(cc) Iridium phone
Today, February 2nd 2012, Benedikt Driessen and Ralf Hund gave a very interesting talk at Ruhr Universität Bochum about their work on satellite phone security. In a nutshell, they were able to reverse engineer and to break the secret ciphers used in many satellite phone systems, namely the GMR-1 and the GMR-2 ciphers.
What are satellite phones?
We all know cell phones, also known as GSM, UMTS or 3G phones. These phones communicate with their network operators stations. Usual ranges are a few hundred meters in a city, or up to 40 kilometers in very sparsely populated areas. In many countries in Europe, there is like 99% coverage, so that it is hard to find a place outside with no network coverage. Of course, cell phones tend not to work in tunnels or basements, but outside, the network coverage is usually fine.
There are many countries in the world like the United States of America, Russia or China, with many underpopulated areas, without any network coverage. Also there is no network coverage on the oceans and in many third world countries. But there is a solution, phones communicating with a satellite instead of a ground station can be used there.
How do satellite phones differ?
All phones in Germany use a common standard, and phones can usually be used on different networks, like the O2, Vodafone, E-plus or T-Mobile network. In contrast to that, there are also many different providers in the United States, but they use different systems. For example AT&T and T-Mobile USA are running GSM networks, but Sprint uses a different system, so that you can’t use your T-Mobile phone on the Sprint network. Also for satellite phones, there are many different standards.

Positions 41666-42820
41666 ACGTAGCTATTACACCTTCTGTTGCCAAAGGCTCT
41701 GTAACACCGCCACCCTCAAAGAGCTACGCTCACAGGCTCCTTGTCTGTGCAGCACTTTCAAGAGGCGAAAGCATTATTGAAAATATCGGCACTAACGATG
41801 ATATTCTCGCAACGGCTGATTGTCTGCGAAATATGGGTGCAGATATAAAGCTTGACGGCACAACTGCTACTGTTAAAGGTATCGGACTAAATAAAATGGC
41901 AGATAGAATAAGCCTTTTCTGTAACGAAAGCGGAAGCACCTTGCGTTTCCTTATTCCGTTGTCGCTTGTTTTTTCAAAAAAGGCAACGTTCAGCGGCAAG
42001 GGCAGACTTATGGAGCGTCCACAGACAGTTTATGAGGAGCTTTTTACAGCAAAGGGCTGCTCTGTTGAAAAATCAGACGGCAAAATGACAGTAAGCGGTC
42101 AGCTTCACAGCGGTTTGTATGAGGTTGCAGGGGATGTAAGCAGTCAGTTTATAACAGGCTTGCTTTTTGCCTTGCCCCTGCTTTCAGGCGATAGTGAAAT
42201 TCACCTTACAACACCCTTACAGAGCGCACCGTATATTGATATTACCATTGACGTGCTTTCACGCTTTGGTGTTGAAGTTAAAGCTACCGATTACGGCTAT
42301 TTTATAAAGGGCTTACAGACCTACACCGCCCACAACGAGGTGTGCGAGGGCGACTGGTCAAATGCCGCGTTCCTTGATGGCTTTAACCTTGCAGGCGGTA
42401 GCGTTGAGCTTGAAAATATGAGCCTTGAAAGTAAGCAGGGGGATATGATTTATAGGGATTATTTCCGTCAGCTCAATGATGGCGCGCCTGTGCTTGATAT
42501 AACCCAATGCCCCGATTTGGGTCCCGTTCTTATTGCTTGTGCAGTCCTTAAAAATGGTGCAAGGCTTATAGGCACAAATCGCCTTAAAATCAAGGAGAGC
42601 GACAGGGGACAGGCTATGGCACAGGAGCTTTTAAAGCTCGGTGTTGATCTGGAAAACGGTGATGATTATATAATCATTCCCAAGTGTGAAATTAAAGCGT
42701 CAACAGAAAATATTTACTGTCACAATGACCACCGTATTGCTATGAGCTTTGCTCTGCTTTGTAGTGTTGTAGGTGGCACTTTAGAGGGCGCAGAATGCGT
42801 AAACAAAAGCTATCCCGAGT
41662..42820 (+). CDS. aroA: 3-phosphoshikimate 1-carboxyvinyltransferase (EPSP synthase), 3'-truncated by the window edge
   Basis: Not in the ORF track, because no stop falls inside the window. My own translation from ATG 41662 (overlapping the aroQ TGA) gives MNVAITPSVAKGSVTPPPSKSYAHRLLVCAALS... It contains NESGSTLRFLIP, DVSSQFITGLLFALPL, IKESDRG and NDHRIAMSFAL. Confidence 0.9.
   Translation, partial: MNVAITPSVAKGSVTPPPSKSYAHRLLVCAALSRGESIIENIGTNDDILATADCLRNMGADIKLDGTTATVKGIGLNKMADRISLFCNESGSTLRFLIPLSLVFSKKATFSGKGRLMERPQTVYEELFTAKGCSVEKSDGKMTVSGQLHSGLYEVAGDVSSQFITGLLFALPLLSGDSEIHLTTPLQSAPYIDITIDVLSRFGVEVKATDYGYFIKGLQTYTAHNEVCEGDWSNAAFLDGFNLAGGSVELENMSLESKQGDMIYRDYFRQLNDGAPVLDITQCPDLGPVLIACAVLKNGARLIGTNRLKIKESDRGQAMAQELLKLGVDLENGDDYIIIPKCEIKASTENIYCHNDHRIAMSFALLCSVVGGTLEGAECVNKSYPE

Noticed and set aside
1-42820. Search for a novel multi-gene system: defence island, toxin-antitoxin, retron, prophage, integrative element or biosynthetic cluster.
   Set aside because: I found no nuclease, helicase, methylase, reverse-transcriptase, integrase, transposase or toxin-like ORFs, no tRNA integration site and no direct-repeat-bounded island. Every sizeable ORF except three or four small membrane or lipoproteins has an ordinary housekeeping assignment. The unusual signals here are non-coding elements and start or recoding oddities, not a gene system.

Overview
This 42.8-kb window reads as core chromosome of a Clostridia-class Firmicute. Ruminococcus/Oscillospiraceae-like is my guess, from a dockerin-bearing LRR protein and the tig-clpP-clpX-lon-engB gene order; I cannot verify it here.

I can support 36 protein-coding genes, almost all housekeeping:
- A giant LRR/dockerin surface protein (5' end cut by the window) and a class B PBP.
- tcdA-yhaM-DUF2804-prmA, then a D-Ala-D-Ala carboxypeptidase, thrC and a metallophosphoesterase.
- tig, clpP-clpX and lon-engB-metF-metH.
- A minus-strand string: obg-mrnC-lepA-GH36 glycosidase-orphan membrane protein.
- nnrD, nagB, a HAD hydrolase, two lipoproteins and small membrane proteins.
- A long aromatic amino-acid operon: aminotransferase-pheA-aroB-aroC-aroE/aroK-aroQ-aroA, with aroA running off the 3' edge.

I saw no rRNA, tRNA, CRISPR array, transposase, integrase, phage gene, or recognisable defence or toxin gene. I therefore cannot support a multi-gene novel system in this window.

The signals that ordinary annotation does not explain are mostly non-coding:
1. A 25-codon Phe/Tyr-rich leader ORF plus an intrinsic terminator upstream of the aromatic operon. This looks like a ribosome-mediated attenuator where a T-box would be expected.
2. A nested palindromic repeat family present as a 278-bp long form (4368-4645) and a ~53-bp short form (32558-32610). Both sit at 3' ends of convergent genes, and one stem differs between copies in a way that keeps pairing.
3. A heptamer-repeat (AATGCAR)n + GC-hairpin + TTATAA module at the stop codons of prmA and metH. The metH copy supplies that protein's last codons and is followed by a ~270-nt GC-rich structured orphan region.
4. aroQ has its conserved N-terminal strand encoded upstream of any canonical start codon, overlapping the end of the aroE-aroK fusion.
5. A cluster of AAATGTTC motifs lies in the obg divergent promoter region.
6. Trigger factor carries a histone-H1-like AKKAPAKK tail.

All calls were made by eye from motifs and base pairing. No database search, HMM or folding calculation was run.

A very common standard made by ETSI is GMR-1, which is used by Thuraya and many more operators. The GMR-1 specifications, except for the encryption algorithms are public and available on http://www.etsi.org/. Like many systems maintained by ETSI, GMR-1 uses a proprietary stream cipher cipher, that is not available to the public. Another standard for satellite phones is GMR-2, which is used by Immarsat. Again, a proprietary stream cipher is used for encryption.
GMR-1 and GMR-2 ciphers have been reverse engineered
A few days ago, it was announced that the GMR-1 and GMR-2 ciphers have been reverse engineerd. From the announcement:
…The first main contribution is that we were able to completely reverse engineer the encryption algorithms employed. Both ciphers had not been publicly known previously. We describe the details of the recovery of the two algorithms from freely available DSP-firmware updates for satphones, which included the development of a custom disassembler and tools to analyze the code, and extending prior work on binary analysis to efficiently identify cryptographic code. We note that these steps had to be repeated for both systems, because the available binaries were from two entirely different DSP processors…
Just that a cipher has been reverse engineered and is now public is not an indication for any kind of weakness of the cipher. Many popular encryption systems, like SSL/TLS that is used for online banking use cryptographic algorithms that are known to the public and have never been designed as closed source systems. In fact, one of the golden rules in cryptography, known as “Kerckhoffs’s principle” states that the security of a system should never be based on keeping the system private. Instead it should just be based on keeping the secret keys used in the system private.